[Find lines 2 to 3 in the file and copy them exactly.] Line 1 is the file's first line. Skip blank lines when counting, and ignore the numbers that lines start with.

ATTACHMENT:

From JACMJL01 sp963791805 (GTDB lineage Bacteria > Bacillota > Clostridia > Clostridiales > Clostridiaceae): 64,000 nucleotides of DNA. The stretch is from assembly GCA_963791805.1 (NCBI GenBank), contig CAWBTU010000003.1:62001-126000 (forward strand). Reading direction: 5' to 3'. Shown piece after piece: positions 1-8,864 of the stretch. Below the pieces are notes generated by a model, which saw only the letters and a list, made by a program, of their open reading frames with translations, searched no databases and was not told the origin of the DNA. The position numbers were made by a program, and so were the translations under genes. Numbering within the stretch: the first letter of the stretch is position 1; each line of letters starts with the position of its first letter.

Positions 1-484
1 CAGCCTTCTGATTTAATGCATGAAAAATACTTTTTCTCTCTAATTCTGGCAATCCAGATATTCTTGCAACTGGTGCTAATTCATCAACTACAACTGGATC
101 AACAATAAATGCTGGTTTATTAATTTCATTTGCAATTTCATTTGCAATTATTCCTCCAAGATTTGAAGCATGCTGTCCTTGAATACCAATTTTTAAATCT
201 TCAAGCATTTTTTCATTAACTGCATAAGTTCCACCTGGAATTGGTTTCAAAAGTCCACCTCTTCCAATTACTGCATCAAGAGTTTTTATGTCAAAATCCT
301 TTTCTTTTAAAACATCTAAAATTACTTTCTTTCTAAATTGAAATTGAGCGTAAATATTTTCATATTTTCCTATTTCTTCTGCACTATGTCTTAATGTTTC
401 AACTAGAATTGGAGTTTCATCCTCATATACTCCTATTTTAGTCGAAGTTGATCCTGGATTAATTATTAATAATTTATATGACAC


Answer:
Positions 1-484
1 CAGCCTTCTGATTTAATGCATGAAAAATACTTTTTCTCTCTAATTCTGGCAATCCAGATATTCTTGCAACTGGTGCTAATTCATCAACTACAACTGGATC